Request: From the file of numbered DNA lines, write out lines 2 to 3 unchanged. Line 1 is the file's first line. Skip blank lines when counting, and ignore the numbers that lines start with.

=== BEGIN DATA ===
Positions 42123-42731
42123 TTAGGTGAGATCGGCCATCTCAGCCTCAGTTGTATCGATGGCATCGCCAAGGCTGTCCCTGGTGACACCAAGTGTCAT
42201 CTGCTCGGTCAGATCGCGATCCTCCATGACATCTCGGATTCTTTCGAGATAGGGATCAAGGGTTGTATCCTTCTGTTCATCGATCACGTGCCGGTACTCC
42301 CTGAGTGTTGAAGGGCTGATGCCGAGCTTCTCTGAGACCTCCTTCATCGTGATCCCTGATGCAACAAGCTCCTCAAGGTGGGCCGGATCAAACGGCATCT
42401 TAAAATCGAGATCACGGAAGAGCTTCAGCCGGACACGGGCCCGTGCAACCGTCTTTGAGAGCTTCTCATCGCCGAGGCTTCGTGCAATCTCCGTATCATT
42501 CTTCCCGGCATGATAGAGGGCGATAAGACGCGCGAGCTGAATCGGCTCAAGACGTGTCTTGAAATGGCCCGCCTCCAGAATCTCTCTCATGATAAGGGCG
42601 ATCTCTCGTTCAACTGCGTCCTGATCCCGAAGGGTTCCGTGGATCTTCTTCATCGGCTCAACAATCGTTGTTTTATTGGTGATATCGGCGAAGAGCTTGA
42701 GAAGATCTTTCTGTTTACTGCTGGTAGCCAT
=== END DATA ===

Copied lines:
42123 TTAGGTGAGATCGGCCATCTCAGCCTCAGTTGTATCGATGGCATCGCCAAGGCTGTCCCTGGTGACACCAAGTGTCAT
42201 CTGCTCGGTCAGATCGCGATCCTCCATGACATCTCGGATTCTTTCGAGATAGGGATCAAGGGTTGTATCCTTCTGTTCATCGATCACGTGCCGGTACTCC